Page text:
In another embodiment, the contaminant-chelate complex is destroyed by bioremediation. In this embodiment, microorganisms chemically react and destroy the contaminant-chelate complex. The microorganisms can be naturally present in the groundwater of the soil that is being treated or they can be added to the mixture containing the contaminant-chelate complex in line (23) in FIGS. 5 and 6 once the mixture has been removed from the soil. Bioremediation is well known in the art for the chemical destruction of metal-chelate complexes. For example, U.S. Pat. No. 5,292,456 to Francis et al., which is incorporated by reference in its entirety, disclose the biological degradation of metal-citrate complexes.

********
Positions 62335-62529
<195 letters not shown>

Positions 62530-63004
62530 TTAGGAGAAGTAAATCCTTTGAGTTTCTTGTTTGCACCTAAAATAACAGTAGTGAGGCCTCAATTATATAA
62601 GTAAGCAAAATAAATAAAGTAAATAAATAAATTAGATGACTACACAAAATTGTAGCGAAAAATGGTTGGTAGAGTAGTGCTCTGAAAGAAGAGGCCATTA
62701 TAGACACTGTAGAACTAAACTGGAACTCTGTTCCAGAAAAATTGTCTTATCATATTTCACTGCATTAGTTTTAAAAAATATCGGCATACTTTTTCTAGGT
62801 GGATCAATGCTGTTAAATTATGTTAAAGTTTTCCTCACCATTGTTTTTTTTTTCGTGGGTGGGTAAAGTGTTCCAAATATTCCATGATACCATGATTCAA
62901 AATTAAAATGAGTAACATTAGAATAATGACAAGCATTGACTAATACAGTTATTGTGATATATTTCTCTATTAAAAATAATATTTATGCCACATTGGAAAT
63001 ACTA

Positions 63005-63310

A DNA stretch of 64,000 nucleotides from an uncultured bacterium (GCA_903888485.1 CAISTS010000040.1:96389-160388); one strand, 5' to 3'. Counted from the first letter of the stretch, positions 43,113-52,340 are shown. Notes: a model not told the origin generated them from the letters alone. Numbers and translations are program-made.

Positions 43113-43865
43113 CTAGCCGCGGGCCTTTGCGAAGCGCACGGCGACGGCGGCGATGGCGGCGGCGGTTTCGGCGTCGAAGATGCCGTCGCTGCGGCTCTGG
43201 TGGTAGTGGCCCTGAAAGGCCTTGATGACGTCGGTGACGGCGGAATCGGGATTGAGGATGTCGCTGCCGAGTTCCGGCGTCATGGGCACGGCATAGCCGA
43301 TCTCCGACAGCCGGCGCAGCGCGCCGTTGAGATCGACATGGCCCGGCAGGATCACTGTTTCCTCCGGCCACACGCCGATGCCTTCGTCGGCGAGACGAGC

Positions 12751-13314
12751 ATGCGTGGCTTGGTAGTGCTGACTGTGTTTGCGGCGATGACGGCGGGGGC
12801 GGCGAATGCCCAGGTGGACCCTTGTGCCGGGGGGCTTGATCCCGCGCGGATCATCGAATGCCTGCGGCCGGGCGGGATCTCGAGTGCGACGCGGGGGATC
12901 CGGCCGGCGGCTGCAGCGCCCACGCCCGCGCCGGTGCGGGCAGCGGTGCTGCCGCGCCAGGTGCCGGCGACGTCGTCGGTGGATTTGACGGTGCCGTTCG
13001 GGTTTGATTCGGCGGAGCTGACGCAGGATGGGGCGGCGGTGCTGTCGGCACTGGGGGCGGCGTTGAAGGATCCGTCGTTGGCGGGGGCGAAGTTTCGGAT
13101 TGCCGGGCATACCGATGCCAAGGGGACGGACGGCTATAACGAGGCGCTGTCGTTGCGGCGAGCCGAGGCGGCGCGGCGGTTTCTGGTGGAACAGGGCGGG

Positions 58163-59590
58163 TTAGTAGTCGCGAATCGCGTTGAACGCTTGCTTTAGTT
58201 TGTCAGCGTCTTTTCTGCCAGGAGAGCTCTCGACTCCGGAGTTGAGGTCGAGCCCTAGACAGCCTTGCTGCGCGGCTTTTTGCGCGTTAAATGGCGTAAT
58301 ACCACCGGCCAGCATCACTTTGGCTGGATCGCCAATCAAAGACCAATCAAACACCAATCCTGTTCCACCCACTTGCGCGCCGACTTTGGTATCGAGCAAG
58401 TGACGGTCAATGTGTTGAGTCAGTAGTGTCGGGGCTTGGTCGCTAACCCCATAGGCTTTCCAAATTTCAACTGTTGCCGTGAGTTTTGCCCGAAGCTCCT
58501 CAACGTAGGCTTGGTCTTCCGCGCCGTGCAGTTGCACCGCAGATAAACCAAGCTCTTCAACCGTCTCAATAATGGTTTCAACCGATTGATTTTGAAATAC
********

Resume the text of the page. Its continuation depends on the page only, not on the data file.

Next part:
Once the contaminant-chelate complex has been destroyed, the mixture containing the free contaminant is fed into mixing tank (25), where the contaminant is removed using techniques described above. In one embodiment, the addition of a salt to induce floc formation can be used to remove the contaminant from the mixture. Typically, the salt comprises a calcium salt, an aluminum salt, or an iron salt, preferably ferric chloride, ferric sulfate, or a combination thereof. Depending upon the salt that is used to induce floc formation, the chemical destruction of any free chelate present in the mixture can facilitate floc formation. By increasing floc formation, the efficiency of the process ultimately increases with respect to removing the contaminant from the mixture.